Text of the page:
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Teenage titans rise to challenge against the pros

By SHI FUTIAN | China Daily | Updated: 2022-12-06 07:45
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Amateurs Fang Zeqian (R), 17, and Zhou Ziqin, 16, impressed against the pros at last week's Mitsubishi Electric Open.

For the six amateur players competing at last week's Mitsubishi Electric Open, the tournament represented a steppingstone toward their golfing dreams.

Seventeen-year-old Fang Zeqian led the way as the top amateur, stunning the predominantly professional field to finish tied-fifth at Suzhou Taihu International Golf Club on Sunday.

"This is the first time I've played in such a high-level professional event, and my result was really unexpected. I'm absolutely thrilled. The course and the whole competition environment have been great here," said Fang, a high-school student whose twin brother, Fang Zekun, is also a keen golfer.

"This is my first professional event but I actually didn't feel too much pressure. It was obvious, though, that I lack experience and need to improve many aspects of my game.

"I enjoy golf as each shot presents a new challenge. And each day the weather conditions and course are different. Golf has made me a more positive person. I use the same mindset that I have on the course to face whatever challenges life presents me."

Sixteen-year-old Zhou Ziqin from Shenzhen was another of the promising teenage talents who relished the chance to learn from the pros.

"As an amateur player, the Mitsubishi Electric Open is already my 12th professional event. The most memorable tournament for me was the Zhengzhou Classic on last year's China Tour when I finished fifth," Zhou, who finished tied-19th in Suzhou, told China Daily.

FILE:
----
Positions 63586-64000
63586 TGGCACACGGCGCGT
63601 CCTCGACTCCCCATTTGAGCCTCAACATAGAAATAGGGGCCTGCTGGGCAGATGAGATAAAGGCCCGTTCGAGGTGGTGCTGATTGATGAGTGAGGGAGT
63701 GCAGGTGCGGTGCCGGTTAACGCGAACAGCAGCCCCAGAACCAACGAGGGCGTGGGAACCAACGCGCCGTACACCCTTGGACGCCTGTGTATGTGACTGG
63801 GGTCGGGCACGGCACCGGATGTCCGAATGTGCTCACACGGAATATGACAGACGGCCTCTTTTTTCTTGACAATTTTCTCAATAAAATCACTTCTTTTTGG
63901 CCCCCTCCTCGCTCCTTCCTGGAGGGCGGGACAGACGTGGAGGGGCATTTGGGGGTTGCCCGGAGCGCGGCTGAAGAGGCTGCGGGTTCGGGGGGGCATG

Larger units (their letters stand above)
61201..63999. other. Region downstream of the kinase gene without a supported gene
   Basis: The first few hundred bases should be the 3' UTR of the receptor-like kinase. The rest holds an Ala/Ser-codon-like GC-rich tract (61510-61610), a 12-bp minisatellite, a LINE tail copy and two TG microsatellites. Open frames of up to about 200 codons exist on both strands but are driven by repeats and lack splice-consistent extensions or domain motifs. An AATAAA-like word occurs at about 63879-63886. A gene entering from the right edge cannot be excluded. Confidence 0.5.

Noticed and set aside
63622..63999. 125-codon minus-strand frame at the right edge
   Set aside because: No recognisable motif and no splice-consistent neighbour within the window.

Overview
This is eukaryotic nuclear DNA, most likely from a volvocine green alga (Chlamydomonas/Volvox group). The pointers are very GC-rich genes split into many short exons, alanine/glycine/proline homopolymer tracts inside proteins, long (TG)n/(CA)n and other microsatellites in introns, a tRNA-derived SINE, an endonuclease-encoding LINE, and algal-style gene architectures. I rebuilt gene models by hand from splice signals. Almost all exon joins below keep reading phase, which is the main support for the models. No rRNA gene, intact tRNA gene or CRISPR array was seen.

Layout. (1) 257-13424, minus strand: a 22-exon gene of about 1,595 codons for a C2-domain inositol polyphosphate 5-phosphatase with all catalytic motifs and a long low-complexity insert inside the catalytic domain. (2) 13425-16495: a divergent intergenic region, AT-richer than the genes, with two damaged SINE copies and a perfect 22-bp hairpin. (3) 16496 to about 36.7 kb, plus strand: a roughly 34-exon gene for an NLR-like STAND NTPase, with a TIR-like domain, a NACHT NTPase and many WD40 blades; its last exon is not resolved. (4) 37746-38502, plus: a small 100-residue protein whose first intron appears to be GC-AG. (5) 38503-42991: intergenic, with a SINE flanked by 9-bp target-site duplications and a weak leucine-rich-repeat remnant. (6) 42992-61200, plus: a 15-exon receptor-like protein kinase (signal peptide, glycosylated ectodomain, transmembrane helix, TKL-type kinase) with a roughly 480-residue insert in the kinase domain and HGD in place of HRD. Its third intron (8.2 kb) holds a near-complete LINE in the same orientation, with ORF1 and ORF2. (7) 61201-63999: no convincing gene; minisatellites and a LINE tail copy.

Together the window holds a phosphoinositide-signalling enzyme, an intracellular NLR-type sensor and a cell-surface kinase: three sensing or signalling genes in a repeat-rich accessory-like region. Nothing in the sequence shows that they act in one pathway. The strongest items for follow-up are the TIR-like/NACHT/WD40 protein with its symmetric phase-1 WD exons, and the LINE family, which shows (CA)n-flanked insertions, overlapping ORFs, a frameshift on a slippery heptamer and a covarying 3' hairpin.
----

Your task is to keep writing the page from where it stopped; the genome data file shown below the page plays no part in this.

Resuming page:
"The goal for me here was just to try my best with each swing and try to be patient as much as possible. I just wanted to avoid unnecessary mistakes and tried for the best possible result."

Zhou first picked up a golf club as a 4-year-old when his parents introduced him to the sport. He said that he fell in love with the sport instantly and intends to make golf his lifetime pursuit.

"I just want to keep my passion and love for the sport. I really enjoy the journey. Golf has brought me many valuable things, including a better mindset. I used to be very nervous, but now I can control my anxiety and I've become more patient."

Matching the youngsters' enthusiasm last week were a number of senior players, including 51-year-old Akinori Itotani, a Japanese office worker.

"I started to play golf when I was 30 years old, so I've been enjoying the sport for almost 22 years. I'm not that young anymore, so challenging high up the leaderboard is not so easy for me! But I'm still thrilled to be able to participate in the Mitsubishi Electric Open," Itotani told China Daily.

"This is actually my first professional tournament, and I was a little nervous. Also, it was pretty cold at the start of the tournament, so my body was stiff. But gradually the nerves eased and I managed a better performance later on."

Itotani was highly impressed by the organizers' efforts and expressed his gratitude for all the support and help he received at the tournament.

"Of course, it was pressurizing to play against the professional golfers, but all the pros were very kind and patient with me, which made me very happy," Itotani added.

"The caddies and all the organizers have done a great job for the players. Their work was so detailed and comprehensive. It was a great effort by everybody to ensure the success of the event."

Itotani played tennis when he was a student, but golf has been his lifestyle choice for the last two decades.

"These sports share many similarities. Golf and tennis require hard work and consistent training to produce a good result. In Japan, women's golf is very popular right now. It's a sport for a wider range of age groups," Itotani said.

"We need to create a better atmosphere around golf to increase its popularity. A Chinese golf superstar on the world stage would also be a massive boost to the sport."

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